One of the new and exciting prospects in the treatment of glaucoma is called MIGS, or Minimally Invasive Glaucoma Surgeries. These procedures are exciting from a patient’s perspective because they are generally safer with quicker recovery times.
Before discussing specific MIGS procedures, it would be helpful to define what constitutes “MIGS.” There are quite a few definitions of MIGS, but the American Glaucoma Society, which is the largest society of glaucoma specialists in the United States, provides the following working definition:
In meeting these criteria, MIGS procedures do not preclude the possibility of future, more traditional surgical approaches, such as trabeculectomy or tube shunt surgery.
There have been a plethora of abstracts, presentations, papers in recent years detailing the use of MIGS procedures. However, there is still a lack of consensus, even among clinical trials, as to what constitutes a MIGS device, which patients are most appropriately suited for these procedures, and what constitutes surgical success. The purpose of this article is not to provide an exhaustive or comprehensive list and details about all of the FDA approved and not yet approved MIGS procedures that are under development, but to give patients an overview of the MIGS procedures and some questions you will want to ask your ophthalmologist to find out if a MIGS procedure is right for you.
Overall, MIGS procedures have been touted as safer than our traditional trabeculectomy or tube shunt surgeries. This is because they do not have some of the associated complications from trabeculectomy and tube shunt procedures, such as low eye pressure (hypotony) and bleb infection. However, doctors do not yet have long-term safety or effectiveness data. Currently, there are also no randomized clinical trials comparing MIGS procedures to the “gold standard” procedure of trabeculectomy.
Many of the MIGS procedures involve implantation of small devices. MIGS procedures are generally faster than trabeculectomy and tube shunt surgeries, and shortened surgical time can be very important for the safety of the patient. Many MIGS procedures are combined with cataract surgery, adding a short amount of time to the total surgical procedure. This is an important point to understand as well, since many clinical trials will compare a MIGS procedure combined with cataract surgery to cataract surgery alone.
Lastly, an important point is that the majority of MIGS procedures are safer than trabeculectomy, but they are also not as effective in lowering eye pressure. The eye pressure in the majority of MIGS clinical trials is typically in the mid-teens range (approximately 15). Many ophthalmologists do not think MIGS procedures are appropriate for patients who have advanced glaucoma and need much lower eye pressures.
The current approach in the management of patients with glaucoma begins with laser trabeculoplasty followed by medications, and then either a trabeculectomy or a glaucoma drainage device. Both are highly effective, yet invasive and complication-prone solutions.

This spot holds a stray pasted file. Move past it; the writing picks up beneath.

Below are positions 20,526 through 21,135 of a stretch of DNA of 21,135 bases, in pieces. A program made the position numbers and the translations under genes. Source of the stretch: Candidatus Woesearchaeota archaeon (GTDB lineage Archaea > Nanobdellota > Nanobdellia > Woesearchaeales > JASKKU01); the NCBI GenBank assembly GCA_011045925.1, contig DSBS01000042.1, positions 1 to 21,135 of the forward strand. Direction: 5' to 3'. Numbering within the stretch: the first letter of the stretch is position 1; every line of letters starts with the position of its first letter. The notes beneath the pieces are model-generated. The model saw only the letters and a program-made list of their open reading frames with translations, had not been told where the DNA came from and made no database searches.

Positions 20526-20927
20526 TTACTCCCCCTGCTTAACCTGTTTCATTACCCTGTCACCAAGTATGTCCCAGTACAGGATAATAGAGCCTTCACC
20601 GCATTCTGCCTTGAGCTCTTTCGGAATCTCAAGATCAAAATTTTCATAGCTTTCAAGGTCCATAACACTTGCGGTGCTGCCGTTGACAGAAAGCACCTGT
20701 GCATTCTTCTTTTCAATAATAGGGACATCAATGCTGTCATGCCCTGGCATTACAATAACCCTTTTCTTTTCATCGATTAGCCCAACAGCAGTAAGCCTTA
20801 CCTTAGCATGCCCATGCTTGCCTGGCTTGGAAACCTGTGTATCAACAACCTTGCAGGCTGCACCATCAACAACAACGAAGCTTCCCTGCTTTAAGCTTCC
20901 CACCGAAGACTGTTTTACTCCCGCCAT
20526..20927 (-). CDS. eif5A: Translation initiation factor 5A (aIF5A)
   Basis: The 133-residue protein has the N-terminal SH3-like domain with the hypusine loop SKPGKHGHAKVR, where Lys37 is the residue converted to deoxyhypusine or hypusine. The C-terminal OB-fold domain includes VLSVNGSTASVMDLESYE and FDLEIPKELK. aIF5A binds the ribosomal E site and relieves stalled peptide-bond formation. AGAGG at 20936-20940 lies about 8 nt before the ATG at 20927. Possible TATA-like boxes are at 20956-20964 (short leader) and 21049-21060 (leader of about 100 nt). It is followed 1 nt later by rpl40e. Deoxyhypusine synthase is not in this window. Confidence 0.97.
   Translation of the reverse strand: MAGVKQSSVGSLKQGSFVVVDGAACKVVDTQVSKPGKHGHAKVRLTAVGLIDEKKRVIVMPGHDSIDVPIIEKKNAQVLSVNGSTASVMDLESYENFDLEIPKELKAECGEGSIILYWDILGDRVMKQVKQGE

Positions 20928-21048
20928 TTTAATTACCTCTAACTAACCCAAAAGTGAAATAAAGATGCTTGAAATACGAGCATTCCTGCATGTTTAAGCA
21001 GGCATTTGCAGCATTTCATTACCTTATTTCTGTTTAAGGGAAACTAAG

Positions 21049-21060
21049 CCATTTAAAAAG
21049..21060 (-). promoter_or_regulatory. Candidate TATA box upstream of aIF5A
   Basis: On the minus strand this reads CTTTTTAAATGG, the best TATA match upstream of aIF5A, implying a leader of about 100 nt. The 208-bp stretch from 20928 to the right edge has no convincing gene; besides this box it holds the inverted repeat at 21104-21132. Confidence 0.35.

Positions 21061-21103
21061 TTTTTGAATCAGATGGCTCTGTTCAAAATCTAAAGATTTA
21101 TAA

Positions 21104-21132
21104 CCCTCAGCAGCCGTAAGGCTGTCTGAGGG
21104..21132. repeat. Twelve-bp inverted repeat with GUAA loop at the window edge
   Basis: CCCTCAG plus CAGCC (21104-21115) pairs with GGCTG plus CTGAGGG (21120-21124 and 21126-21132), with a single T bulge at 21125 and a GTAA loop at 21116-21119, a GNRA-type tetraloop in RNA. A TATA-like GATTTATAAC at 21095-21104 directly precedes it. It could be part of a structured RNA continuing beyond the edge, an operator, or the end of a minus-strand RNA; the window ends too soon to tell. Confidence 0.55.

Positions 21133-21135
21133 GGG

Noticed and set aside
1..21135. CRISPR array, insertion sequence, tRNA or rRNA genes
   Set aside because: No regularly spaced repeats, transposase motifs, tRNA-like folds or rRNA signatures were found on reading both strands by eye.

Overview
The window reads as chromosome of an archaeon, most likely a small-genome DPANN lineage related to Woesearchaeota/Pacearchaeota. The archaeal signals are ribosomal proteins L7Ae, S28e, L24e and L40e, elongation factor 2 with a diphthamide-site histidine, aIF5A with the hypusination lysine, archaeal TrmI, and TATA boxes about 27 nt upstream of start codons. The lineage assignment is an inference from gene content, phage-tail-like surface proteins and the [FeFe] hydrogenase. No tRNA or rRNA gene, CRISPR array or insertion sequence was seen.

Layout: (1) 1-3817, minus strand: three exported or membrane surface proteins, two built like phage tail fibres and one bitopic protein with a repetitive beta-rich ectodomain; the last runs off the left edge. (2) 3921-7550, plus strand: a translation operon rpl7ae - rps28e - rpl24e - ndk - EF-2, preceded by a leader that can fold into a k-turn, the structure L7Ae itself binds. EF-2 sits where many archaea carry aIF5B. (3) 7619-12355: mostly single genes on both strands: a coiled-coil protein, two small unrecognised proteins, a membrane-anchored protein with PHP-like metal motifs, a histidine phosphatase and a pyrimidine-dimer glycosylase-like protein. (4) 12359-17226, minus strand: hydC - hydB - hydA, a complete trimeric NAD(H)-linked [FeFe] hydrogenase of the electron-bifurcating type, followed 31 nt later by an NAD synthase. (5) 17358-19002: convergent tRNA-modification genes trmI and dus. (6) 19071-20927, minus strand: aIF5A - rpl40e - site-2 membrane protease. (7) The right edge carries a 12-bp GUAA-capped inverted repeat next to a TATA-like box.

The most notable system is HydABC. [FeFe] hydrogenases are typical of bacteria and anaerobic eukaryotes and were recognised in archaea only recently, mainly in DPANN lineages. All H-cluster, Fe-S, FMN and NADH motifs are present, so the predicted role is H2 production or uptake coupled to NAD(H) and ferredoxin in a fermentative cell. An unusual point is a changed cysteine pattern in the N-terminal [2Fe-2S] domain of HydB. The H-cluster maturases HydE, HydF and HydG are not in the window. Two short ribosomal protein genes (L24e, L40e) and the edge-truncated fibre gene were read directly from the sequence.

Traditional trabeculectomy and tube shunt procedures require substantial dissection of the ocular tissues, and have a relatively high complication rate (up to 50% at one year). Unfortunately, these procedures are not only invasive, but also have a high degree of variability that can lead to too little or too much intraocular pressure reduction (IOP). Despite these high complication rates and variability, these procedures are still the most common glaucoma surgeries performed globally due to the need for significant efficacy.
Worldwide, doctors accept that the subconjunctival outflow pathway delivers the greatest IOP reduction because it has been proven in millions of cases during 50+ years of usage. AqueSys has developed a new technology that is designed to have similar efficacy as the invasive gold standard procedures yet through a standardized minimally invasive procedure that has the potential to significantly lower traditional complication rates.
The XEN Gel Stent is made of a permanent, soft, collagen-derived, gelatin. Upon implantation, it creates a gentle, diffuse outflow of aqueous from the anterior chamber into the non-dissected tissue of the subconjunctival space. The AqueSys gelatin is well accepted by the human body, and is non-inflammatory. The pliability and softness allows it to conform to the ocular tissue, which may be shown to minimize many of the issues seen with synthetic materials (e.g., migration, erosion, corneal endothelial damage).
The 6mm XEN implant positioned next to an Ahmed Glaucoma Valve (New World Medical, Inc.)
Anterior segment OCT image shows the soft XEN implant conforming to tissue in a human eye
The XEN Gel Stent is 6mm long and about the width of a human hair. It is injected through a small self-sealing corneal incision using a simple, preloaded IOL-like injector.
XEN Injector, showing implant, needle and sleeve
The AqueSys XEN Gel Stent has Health Canada approval and CE mark internationally, and is intended to reduce intraocular pressure in patients with primary open angle glaucoma where previous medical treatments have failed.
In the United States, the XEN Gel Stent is an investigational device, which means that it has not been approved by the US Food and Drug Administration (FDA). The company is currently enrolling subjects under an approved IDE for its first indication in the United States.
Dr. Youssef started implanting the XEN implants January 2017 at the PVSC.